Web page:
Thank You For Arguing

accismus (as-SIS-mus)

the figure of coyness ("Oh, you shouldn't have.")

ad hominem

a fallacy that attacks the person rather than dealing with the real issue in dispute

adianoeta (ah-dee-ah-noh-EE-tah)

The figure of hidden meaning. ("I'm sure you wanted to do this in the worst way.")


if something less likely is true then something more likely is bound to be true. If you accomplished a difficult thing, you can likely accomplish an easier thing.


repetition of the last word of one clause at the beginning of the following clause


the repetition of a word or phrase at the beginning of successive clauses


the attribution of human characteristics or behavior to a god, animal, or object.


Direct opposite


Expression of doubt (often feigned) by which a speaker appears uncertain as to what he should think, say, or do.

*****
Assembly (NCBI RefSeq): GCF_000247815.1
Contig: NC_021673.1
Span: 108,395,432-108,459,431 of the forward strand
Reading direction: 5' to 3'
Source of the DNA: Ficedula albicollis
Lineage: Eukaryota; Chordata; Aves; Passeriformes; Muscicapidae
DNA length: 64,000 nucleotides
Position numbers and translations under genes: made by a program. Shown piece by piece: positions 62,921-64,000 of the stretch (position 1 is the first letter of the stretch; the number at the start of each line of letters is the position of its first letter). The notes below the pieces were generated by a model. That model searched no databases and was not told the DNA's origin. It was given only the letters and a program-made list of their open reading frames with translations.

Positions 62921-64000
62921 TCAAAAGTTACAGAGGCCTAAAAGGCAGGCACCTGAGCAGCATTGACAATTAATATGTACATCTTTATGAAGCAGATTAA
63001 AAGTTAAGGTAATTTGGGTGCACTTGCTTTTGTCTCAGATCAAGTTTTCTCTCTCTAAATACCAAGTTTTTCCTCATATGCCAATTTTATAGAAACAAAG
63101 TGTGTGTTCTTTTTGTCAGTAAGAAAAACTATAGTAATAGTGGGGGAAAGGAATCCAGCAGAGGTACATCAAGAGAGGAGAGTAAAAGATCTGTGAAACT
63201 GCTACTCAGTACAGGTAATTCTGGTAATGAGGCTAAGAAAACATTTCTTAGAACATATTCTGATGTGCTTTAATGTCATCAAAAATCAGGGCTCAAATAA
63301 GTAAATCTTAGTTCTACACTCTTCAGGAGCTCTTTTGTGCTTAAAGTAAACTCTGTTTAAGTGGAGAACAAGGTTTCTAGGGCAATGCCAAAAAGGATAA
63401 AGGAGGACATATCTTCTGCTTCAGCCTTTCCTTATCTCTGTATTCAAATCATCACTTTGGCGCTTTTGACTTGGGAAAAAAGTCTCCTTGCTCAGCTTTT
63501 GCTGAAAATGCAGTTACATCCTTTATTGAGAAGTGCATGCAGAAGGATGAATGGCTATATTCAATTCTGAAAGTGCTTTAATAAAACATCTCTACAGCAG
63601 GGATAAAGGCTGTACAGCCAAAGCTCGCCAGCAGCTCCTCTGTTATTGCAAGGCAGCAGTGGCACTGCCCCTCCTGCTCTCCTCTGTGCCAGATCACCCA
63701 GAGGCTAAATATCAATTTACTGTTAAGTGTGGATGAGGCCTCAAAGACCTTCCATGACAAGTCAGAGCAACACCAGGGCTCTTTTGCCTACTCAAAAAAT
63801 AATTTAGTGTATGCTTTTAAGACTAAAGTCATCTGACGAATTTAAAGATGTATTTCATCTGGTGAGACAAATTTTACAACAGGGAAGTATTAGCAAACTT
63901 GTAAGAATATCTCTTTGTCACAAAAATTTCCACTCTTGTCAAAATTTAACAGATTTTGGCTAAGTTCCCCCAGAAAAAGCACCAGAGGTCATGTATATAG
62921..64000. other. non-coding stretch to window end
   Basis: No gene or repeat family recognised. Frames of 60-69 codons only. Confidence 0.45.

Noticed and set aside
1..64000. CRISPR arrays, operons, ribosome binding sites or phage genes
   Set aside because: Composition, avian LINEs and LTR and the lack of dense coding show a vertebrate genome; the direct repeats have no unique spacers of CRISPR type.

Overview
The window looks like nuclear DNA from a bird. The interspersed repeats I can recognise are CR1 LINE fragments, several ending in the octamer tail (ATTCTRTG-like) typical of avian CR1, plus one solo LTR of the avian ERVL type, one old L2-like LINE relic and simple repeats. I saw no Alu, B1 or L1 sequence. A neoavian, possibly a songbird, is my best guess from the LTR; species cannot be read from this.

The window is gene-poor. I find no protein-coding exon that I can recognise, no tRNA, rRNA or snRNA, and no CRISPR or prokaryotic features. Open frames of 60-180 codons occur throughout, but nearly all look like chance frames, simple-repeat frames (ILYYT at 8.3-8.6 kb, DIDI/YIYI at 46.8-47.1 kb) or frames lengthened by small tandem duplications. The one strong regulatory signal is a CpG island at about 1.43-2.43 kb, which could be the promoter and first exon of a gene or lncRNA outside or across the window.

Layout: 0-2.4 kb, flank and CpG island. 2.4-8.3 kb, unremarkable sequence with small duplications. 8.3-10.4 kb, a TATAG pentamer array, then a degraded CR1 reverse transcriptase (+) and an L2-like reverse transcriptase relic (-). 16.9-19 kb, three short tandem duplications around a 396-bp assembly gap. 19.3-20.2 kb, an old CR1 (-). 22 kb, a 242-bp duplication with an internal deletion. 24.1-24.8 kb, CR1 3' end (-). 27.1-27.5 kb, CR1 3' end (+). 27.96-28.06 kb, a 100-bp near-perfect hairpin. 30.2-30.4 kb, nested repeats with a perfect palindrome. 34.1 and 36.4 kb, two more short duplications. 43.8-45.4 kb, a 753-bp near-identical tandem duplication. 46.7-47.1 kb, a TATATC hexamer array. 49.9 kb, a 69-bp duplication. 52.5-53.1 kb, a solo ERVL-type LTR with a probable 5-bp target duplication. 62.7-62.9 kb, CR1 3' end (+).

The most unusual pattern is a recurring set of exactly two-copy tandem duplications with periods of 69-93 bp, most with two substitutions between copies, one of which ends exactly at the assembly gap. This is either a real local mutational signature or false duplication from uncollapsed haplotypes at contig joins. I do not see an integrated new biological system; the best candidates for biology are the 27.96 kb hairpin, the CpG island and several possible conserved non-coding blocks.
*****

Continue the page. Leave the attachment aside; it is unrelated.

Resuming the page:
begging the question

A fallacy in which a claim is based on evidence or support that is in doubt.


A statement consisting of two parallel parts in which the second part is structurally reversed "ask not what your country can do for you, ask what you can do for your country)


talking in circles to avoid getting to the point


Concession, the jujitsu figure. You seem to agree with your opponent's point, only to use it to your advantage.

converse accident fallacy

A logical foul that uses a bad example to make a generalization.

deliberative rhetoric

argument about choices, matters that affect the future, what's best for the audience, fam, company, etc

demonstrative rhetoric

Persuasion that deals with values that bring a group together. It usually focuses on matters in the present, and its chief topic is right versus wrong. Most sermons- and too many political speeches- are demonstrative. (The other two forms of rhetoric are deliberative and forensic.)


logical argument


The dialogue figure. You quote a conversation as an example.


The this-not-that figure. "Don't buy the shoes. Buy the colors." People take your wisdom more seriously if you put it cryptically; it's the idiot savant approach.


The play-by-play figure. It uses a single subject to govern a succession of verbs.